The first test of faithfulness, then, is standing on the Word of God. Now, I want to suggest to you that there are two elements of that.
Element number one is that we find out what it is that God is saying to us. What is His call? What is His promise? What is His crafted identity of our lives through His promise? You don't make that up. That's a very very important thing.
And secondly, having got that, having defined it, we hold on to that against the kind of thing that happens to Joseph, and that was pretty terrible stuff.
Now, that's key number one: the faithfulness. Faithful in believing the promise of God as defined in Psalm 105.
Here's the sting in the tail: The sting in the tail is that it was for the benefit of others, not just for himself.
If you're familiar with the story, you'll know that the beautiful, beautiful subsequent element in it when finally, finally, finally Joseph reveals to his brothers who he is.
In Genesis chapter 45 verse 4, Joseph said to his brothers, “Please come near me.” This was after all the business with Simeon and with Benjamin and back and forth, and Jacob saying “You gonna send me down to the grave in tears?” and all this kind of stuff, and finally Joseph... it's been interesting reading it.
Some people think Joseph was just being mean to his brothers. I didn't think so. I think that one writer that I saw had a beautiful, beautiful definition.
He fundamentally said that until the brothers articulated their sin against Joseph -- not in his presence when things were going really badly, they didn't know who Joseph was, the money is returned and they're in trouble, the money and the cup is found in Benjamin's sack and they're in serious trouble -- until they articulated this sin, number one, until Judah said to his father, “I will take responsibility for this issue,” and they cease to be the murderer of their younger brother and became the protector of Benjamin, the younger brother, in a way diametrically opposite.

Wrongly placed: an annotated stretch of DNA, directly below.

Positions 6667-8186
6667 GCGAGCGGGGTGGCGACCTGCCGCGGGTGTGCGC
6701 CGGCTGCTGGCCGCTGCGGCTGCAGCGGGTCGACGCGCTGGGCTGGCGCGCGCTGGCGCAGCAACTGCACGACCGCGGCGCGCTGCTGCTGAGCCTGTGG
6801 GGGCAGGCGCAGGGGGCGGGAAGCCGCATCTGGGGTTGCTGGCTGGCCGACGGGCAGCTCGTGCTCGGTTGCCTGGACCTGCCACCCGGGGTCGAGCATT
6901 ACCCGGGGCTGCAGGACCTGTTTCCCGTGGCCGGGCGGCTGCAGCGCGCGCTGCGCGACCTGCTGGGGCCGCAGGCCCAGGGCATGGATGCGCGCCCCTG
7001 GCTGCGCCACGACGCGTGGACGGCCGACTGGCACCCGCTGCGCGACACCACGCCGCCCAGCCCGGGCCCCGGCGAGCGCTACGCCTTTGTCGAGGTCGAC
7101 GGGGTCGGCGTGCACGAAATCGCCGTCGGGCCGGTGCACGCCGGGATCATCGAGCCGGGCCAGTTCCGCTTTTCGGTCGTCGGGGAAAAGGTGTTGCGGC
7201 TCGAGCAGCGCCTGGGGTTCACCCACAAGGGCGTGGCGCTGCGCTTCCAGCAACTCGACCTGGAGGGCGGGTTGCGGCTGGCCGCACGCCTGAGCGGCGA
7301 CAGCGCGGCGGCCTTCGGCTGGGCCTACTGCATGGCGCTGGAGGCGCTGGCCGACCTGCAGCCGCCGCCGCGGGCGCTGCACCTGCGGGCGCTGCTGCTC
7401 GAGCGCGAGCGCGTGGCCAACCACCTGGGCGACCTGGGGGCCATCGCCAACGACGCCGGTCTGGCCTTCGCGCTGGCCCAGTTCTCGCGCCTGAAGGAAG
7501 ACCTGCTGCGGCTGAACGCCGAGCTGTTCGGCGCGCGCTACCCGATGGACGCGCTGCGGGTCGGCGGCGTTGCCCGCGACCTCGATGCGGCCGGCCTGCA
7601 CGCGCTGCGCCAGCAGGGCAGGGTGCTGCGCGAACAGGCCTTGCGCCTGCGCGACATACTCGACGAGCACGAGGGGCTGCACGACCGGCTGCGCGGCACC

And until that happened, I don't think Joseph was ready to reveal to them who he was, but he did in chapter 45 verse 4.
4 And Joseph said to his brothers, “Please come near to me.” So they came near. Then he said: “I am Joseph your brother, whom you sold into Egypt. 5 But now, do not therefore be grieved or angry with yourselves because you sold me here; for God sent me before you to preserve life. 6 For these two years the famine has been in the land, and there are still five years in which there will be neither ploughing nor harvesting.”
Remember, the interpretation of Pharaoh's dream said there are going to be seven years of feast and seven years of famine.
Joseph is saying, verse six, “We've had two years and there’s another five to come, and God sent me before you,” Genesis 45 verse 7, “to preserve a posterity for you in the earth, and to save your lives by a great deliverance. So it was not you who sent me here, but God.”
Wow! They sold him. they betrayed him, they almost killed him, they treated him, to say the least, wretchedly, but he's able to say, “It was not you who sent me here, but God, and He made me a father to Pharaoh, the Lord of all his house and a ruler throughout all the land of Egypt. Hurry and go up to my father, and say to him, ‘Thus says your son Joseph: “God has made me lord over all of Egypt; come down to me and do not tarry.”’ Verse 11, “I will provide for you, lest you and your household, and all that you have, come to poverty; for there are still five years of famine.”
The point then, the sting in the tail, very simply is that this standing on the promises was not for him, but it was for his posterity. Of course it was for him, it couldn't happen without him, but the intent, the purpose of it that Joseph saw, is this thing is for my people. This thing is for others. This thing is for the brothers who've treated me so lousily, for my father, for the family.
Now, if we lay a hold of this, this is quite, quite extraordinary, and it's absolutely critical: if we're standing on the promises for the benefit of ourselves, then we're way short of the purposes of God. If we understand that these promises are given for others, as well as ourselves, then we're really standing on the promises.